In the second game, either 9. Nxe5 Qd6 Qf3 or 10. Bb5! seem to kill black instantly, as he can't hold f7 and c7.

  • #10

    It's been mentioned already but the one thing that jumped out at me was 32.Rg7....

    32. Rg7+ Kf8 33. Rxh6   & that will eventually lead to mate after a few desperation checks by your opponent, say...

    33...Rg2+ 34. Kc1 Rg1+ 35. Kb2 Rb8+ 36. Ka2  & Black then has nothing except a fruitless rook sac.

  • #11

    10. Bxf6, I'm not a big fan of giving up your bishop for his knight unless you get something concrete for it which I don't see.

    13.Qd3, usually when you mess up his queenside pawns like you did, you go for a Na4 to c5 clamp.  Which is what I would have done.

    14.Rhe1.  I dont hate this move if you have a plan for it, but looking at the following moves, this move doesn't make sense.

    16.a4, bad move.  It weakens your queenside and takes away a4 for your knight stopping the plan I mentioned earlier.  You really need to improve your knight as now it just bites on granite.  Clearly e5 is called for so I would find a way to get it there.

    17.h3 seems like a reasonable plan with g4 to follow but if so, then Rhg1 made sense earlier.

    18.g4, I'm probably playing b3 here.  I don't see why you have to give up the b-pawn.

    22.Nxf6, the line you go into is losing and you did a good job to actually get to a mate later.  I wonder if you can play 22.e4 here.

  • #12

    shepi13's analysis is much better than mine.  Foot in mouth

  • #13

    Bonesy's analysis is better than mine too, at least at some points. If white puts a knight on c5 he has good chances to perhaps equalize, but still shouldn't get anything more, as  he still has some problems to deal with. The one point is that 18. b3 runs straight into 18...c5, where I'm pretty sure black is just winning. Also, 22. Nxf6 is probably a good move, eliminating the strong bishop, but Qc3+ is a terrible follow up.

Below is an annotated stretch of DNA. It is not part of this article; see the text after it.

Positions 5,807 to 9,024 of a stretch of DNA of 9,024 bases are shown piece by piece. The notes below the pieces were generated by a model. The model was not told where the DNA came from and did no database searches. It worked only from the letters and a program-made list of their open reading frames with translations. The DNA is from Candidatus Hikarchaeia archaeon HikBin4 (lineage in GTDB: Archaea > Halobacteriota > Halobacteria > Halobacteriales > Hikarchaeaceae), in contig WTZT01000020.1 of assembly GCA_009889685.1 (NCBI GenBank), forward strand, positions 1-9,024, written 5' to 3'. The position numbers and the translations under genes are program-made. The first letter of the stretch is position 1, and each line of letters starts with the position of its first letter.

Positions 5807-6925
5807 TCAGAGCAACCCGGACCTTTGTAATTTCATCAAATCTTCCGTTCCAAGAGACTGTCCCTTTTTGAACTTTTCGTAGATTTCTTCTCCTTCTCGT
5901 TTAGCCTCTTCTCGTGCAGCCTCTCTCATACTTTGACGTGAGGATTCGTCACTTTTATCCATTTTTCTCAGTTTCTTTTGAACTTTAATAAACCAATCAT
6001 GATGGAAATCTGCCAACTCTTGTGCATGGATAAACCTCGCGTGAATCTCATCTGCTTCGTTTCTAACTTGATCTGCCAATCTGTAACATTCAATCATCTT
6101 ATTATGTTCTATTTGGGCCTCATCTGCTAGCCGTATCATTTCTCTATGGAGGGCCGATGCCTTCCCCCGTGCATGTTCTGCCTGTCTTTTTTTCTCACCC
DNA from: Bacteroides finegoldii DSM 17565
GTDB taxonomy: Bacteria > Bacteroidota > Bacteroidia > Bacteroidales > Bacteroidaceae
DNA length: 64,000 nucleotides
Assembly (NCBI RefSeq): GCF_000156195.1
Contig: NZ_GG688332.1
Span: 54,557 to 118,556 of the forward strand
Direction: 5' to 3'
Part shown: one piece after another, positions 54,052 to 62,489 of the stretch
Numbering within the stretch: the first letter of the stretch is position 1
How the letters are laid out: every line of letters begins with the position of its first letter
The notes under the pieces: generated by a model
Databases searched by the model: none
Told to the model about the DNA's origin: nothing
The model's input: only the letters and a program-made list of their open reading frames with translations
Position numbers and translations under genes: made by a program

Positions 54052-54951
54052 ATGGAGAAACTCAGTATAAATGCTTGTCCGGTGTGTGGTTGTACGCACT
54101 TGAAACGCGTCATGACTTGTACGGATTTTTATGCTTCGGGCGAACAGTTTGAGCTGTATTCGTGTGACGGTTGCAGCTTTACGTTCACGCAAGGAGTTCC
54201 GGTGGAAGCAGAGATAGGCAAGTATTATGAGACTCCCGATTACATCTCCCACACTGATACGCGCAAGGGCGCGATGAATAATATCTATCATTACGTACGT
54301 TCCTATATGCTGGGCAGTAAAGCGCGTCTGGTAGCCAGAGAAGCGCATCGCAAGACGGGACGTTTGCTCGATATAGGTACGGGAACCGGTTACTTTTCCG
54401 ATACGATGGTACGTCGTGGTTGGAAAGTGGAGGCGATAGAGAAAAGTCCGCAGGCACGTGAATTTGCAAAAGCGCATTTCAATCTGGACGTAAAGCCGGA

• #14

    First rule: Offer/accept a draw when it's clear it's already been the repetition. :)

    But just keep playing - you will drastically improve! :)

  • #15

    Shep, I'm not picking on your analysis but I don't agree with any of it. 

    Getting a knight on c5 is a common theme in that type of position and white can play for an advantage due to the weak queenside pawn structure. I'm not sure how I would rate the position overall but maybe dynamic equality.  I would have no problems finding solid ideas for white in that line.

    18.b3, c5. 19.Nxd5?  Then what for black?  I don't know how it all plays out but it appears to at least be a better version of the actual game.

    22.Nxf6 you say this is probably good and yes, trading that makes sense but what are the moves?  Qc3+ goes into a losing endgame I believe.  What is better than Qc3+?  That is why I suggest 22.e4 since the other lines looked unattractive.

  • #16
  • #17

    If it makes you feel ANY better at all, I once played and was ahead in material 38 to 17.  It wound up in stalemate since he had no legal moves yet wasn't in check.   And I missed a mate in one.  An easy one too.    That's why I'm a beginner!!  ;)    (I've learned a lot since then, I'm happy to say!)

  • #18

    Thank you all for your excellent analyses. I am still quite new to the game, and you assistence is helping me grow as a player.